So last time I covered the joys of testing. Now if you do Test Driven Development, then you never have to worry about what you have tested and what is untested, but what about the scores of projects which aren’t developed in a TDD fashion ? How do I figure out which among my thousands of classes needs tests most urgently right now ? Is the class which usually gets the most bug fixes my prime target, or are there even worse classes that should be tested ?
One solid easy way to identify this is to run some code coverage analysis on your code. What is code coverage, you ask ? It is one of the single most brilliant things which gives you coverage information about your code. Coverage information in this case basically provides you with knowledge on how much of your code and classes are executed by your tests, and which hotspots in your code are completely ignored by the test. Though you can run it without having a suite of tests and running your program manually, it provides the most bang for your buck (especially considering it is free) when you run it along with the tests. Code coverage tools generally provide information on a per package, per class, per method, per block and per line basis, so you can dig in as deep as you like.
EMMA is a free, open source tool which allows you to generate code coverage information for Java code. And if you have some issues with providing some random tool with your source code, fear not, for you can provide it with a jar file which it can instrument and generate code coverage information for. And it generates nice Html reports if you prefer, which you can again dig into as deep as you like.
The above image, grabbed from EMMA’s official website, shows a sample html report for a single class. Notice how nicely it highlights the class. The green lines represent code which was covered by one test or the other, the red ones were lines not covered at all and the yellow ones represent code which was partially covered. EMMA is smart enough to distinguish partial matches, as in the mutli condition statement above.
This image, also grabbed from EMMA’s official website, shows code coverage information on a package level. Notice how it breaks down the information to a method, block and line level. So this report can be used to easily identify classes lacking in testing and allows surveyors to tackle these hotspots.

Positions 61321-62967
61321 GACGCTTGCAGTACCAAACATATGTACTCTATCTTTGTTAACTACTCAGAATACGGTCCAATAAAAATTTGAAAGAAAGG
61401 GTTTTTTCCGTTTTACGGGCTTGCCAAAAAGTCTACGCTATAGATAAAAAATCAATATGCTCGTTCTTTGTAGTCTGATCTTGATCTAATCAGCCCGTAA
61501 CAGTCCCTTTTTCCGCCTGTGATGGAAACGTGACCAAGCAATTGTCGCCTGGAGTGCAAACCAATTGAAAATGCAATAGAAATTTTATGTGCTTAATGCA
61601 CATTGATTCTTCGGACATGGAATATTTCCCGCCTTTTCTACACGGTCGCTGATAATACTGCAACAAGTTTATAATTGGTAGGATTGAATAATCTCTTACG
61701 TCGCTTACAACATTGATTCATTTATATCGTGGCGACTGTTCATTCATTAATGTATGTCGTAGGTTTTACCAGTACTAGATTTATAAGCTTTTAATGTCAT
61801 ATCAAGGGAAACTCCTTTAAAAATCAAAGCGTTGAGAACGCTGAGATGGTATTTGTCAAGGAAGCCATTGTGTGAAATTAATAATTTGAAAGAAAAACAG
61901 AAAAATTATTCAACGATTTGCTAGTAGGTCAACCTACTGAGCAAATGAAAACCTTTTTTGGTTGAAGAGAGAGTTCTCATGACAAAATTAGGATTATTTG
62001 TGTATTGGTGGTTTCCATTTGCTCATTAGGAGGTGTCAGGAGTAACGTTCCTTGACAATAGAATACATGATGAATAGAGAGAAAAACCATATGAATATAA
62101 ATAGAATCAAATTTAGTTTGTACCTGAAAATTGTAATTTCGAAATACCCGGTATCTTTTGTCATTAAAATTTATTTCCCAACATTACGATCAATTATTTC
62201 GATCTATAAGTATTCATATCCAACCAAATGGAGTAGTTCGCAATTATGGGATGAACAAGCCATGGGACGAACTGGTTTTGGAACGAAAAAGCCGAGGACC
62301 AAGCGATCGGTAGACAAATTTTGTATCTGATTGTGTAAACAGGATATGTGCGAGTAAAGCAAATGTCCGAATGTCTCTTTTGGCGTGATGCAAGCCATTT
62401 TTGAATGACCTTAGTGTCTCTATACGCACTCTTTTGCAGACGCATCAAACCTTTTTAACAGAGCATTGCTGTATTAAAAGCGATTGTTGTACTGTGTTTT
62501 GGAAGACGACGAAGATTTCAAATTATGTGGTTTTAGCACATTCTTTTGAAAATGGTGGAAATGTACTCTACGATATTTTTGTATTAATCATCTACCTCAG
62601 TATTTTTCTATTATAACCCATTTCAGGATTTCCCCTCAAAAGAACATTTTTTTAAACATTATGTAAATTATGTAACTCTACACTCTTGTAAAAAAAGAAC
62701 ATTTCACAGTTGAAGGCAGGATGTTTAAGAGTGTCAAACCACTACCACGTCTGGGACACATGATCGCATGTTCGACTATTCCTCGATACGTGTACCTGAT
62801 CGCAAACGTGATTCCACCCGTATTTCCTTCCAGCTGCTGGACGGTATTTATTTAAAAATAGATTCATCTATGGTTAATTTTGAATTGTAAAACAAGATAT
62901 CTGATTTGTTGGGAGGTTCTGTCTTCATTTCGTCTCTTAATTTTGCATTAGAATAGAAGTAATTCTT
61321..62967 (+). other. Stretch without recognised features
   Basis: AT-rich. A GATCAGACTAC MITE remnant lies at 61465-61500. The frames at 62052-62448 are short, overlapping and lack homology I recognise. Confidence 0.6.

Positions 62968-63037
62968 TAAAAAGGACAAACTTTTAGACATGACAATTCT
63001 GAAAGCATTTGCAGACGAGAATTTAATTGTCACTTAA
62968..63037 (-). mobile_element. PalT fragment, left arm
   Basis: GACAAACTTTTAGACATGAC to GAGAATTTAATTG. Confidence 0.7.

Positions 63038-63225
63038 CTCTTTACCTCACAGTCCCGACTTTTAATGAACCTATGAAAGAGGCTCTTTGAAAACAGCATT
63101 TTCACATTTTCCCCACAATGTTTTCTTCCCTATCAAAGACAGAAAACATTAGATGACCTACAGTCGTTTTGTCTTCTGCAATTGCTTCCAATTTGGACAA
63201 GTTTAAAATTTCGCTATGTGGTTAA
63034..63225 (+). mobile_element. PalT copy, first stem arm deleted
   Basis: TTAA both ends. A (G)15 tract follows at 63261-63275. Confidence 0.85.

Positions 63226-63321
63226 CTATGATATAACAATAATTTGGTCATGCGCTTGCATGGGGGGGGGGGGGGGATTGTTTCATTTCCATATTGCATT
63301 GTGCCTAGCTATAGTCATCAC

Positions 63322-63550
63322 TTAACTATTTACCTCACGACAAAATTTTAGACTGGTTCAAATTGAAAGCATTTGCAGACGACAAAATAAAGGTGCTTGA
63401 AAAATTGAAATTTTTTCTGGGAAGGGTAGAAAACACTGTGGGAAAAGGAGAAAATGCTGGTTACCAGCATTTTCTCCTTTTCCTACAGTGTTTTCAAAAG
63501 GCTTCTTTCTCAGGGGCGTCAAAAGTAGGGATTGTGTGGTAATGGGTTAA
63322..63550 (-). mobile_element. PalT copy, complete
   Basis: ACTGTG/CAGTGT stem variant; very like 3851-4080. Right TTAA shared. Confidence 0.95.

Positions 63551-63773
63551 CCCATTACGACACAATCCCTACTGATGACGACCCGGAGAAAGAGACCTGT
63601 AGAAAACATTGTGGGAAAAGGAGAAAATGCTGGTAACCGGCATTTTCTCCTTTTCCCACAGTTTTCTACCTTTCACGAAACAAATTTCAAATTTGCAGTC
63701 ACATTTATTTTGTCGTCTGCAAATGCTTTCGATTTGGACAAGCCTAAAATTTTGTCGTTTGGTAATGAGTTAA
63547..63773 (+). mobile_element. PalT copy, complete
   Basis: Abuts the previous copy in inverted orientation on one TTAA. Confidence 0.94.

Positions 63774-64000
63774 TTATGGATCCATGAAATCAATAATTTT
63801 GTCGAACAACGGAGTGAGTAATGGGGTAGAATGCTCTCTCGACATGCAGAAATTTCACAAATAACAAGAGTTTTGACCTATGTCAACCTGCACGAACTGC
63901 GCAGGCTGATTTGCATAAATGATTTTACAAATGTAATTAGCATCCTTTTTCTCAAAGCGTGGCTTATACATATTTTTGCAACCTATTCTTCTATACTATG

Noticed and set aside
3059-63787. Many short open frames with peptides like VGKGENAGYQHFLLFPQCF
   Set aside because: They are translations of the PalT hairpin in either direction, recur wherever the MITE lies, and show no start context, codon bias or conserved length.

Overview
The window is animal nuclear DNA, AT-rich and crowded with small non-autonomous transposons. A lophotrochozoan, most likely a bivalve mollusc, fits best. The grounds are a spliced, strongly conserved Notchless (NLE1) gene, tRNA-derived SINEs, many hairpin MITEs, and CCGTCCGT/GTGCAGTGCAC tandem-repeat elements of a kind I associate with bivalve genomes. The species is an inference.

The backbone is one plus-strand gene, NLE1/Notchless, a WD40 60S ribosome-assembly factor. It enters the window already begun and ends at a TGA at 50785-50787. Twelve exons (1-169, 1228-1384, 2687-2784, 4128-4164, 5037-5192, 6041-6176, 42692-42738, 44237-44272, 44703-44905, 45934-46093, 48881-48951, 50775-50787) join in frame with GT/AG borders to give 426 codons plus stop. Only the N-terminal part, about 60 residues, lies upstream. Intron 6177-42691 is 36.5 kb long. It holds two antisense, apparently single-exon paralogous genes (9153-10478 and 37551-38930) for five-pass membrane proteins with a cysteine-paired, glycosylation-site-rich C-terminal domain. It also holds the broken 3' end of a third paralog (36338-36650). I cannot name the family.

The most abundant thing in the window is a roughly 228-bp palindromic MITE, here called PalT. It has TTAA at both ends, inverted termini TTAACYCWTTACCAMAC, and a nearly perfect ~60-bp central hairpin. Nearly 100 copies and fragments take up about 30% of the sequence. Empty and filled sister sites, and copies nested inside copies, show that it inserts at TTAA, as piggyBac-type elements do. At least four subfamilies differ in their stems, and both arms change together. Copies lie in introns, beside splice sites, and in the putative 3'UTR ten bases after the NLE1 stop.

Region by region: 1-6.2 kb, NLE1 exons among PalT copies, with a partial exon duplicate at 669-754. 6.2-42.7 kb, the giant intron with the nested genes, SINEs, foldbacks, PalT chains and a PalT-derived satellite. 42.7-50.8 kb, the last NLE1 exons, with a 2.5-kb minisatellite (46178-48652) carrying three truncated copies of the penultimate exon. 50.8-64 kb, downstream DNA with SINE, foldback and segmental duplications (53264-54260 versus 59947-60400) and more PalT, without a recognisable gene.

To make it even easier for developers, EMMA is available as a plugin to most IDEs, including Eclipse. Available at EclEmma. This tool can be run along with the tests to generate code coverage information. SO you can instant feedback on any new test that you have written, instead of having to come out and run EMMA separately. This can also help give you feedback on your test, to ensure that you are testing the code paths that you intended.
Generally, it has been found that projects with code coverage less than 50 – 60% generally tend to have much more bugs and fixes than projects with higher coverage. And projects which are developed using TDD tend to end with high code coverage numbers, generally above 80%.
But this comes with a few caveats. Even if you do attain 100% code coverage, it does not mean that your job is done. In the end, code coverage is a statistic and can be bent or twist by a knowledgeable person. A high code coverage number ensures you are hitting a lot of your code paths and your tests exercise a lot of the system, but it does not necessarily mean that you covered all possible cases nor does it mean that your source code itself is testable or maintainable. It is also entirely possible to write as few tests as possible which exercise bigger amounts of systems and don’t provide much value, rather than writing small fast unit tests which exercise just a small part of the system and still end up with good code coverage numbers.
But that said, code coverage is an excellent tool when used as part of a greater set of tools to evaluate your project and can reveal startling trends about your projects. Maintaining a historical trend of how your code coverage grows is an interesting metric and can reveal the practices of your developers as well. And considering how it is free for Java, I don’t see any reason to not start using this for your projects.